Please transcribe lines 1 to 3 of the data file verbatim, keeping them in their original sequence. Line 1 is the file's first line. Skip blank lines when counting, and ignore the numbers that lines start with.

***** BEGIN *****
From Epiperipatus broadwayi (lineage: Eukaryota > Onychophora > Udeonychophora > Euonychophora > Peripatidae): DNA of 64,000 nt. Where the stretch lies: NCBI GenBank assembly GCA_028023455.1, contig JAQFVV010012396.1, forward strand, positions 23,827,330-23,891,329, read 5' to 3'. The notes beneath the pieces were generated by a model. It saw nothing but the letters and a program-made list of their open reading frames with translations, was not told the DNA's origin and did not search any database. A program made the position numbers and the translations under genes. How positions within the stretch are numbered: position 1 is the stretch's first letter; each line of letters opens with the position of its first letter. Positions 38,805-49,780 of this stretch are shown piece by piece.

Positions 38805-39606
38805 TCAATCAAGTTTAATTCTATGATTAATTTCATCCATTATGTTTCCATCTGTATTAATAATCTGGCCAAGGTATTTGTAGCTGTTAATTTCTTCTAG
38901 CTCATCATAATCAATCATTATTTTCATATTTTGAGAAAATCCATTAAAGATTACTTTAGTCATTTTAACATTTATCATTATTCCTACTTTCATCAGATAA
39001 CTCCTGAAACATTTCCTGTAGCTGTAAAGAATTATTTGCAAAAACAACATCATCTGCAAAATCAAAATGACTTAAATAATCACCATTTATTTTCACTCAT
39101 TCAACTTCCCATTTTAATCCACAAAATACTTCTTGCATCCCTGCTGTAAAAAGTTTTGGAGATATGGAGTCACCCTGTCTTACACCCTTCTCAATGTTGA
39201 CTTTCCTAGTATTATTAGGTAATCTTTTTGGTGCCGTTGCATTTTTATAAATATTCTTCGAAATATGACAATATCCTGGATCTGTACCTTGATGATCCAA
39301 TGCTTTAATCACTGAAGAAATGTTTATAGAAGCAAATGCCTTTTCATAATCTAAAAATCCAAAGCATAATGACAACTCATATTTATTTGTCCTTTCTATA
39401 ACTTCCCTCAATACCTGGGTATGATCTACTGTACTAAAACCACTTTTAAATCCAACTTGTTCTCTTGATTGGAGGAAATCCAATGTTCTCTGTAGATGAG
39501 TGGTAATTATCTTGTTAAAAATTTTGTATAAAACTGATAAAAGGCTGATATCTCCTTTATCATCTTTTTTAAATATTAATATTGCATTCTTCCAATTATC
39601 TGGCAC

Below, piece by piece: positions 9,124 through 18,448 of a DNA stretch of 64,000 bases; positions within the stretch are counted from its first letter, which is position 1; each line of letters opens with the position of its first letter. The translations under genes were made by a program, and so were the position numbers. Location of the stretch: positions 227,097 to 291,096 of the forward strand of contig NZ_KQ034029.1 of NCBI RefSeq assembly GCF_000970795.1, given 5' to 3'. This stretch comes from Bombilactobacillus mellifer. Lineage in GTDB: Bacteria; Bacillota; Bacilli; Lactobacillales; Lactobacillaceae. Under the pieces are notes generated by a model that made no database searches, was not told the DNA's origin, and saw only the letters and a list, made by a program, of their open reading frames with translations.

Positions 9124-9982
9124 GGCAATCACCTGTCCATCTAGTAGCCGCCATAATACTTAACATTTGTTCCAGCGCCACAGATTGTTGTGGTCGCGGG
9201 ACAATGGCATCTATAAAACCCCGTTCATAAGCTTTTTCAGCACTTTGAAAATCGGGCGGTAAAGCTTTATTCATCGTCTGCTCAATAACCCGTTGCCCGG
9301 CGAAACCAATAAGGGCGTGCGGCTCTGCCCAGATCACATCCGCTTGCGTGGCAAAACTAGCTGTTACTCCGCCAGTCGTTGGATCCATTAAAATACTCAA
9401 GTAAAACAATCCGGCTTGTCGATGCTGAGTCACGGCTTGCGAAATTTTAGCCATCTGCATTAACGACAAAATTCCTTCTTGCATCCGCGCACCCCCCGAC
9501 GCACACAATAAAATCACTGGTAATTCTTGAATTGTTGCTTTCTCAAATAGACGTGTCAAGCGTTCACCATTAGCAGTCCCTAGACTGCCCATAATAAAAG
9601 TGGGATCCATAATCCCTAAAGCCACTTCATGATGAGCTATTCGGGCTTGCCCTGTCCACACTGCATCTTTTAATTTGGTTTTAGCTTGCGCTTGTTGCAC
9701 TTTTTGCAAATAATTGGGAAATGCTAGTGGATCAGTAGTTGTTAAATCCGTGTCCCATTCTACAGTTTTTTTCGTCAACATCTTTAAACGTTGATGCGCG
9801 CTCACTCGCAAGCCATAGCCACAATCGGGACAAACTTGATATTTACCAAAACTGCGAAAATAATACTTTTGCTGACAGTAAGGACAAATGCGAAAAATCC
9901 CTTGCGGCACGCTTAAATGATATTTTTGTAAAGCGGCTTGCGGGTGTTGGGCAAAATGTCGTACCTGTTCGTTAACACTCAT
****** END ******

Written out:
From Epiperipatus broadwayi (lineage: Eukaryota > Onychophora > Udeonychophora > Euonychophora > Peripatidae): DNA of 64,000 nt. Where the stretch lies: NCBI GenBank assembly GCA_028023455.1, contig JAQFVV010012396.1, forward strand, positions 23,827,330-23,891,329, read 5' to 3'. The notes beneath the pieces were generated by a model. It saw nothing but the letters and a program-made list of their open reading frames with translations, was not told the DNA's origin and did not search any database. A program made the position numbers and the translations under genes. How positions within the stretch are numbered: position 1 is the stretch's first letter; each line of letters opens with the position of its first letter. Positions 38,805-49,780 of this stretch are shown piece by piece.

Positions 38805-39606
38805 TCAATCAAGTTTAATTCTATGATTAATTTCATCCATTATGTTTCCATCTGTATTAATAATCTGGCCAAGGTATTTGTAGCTGTTAATTTCTTCTAG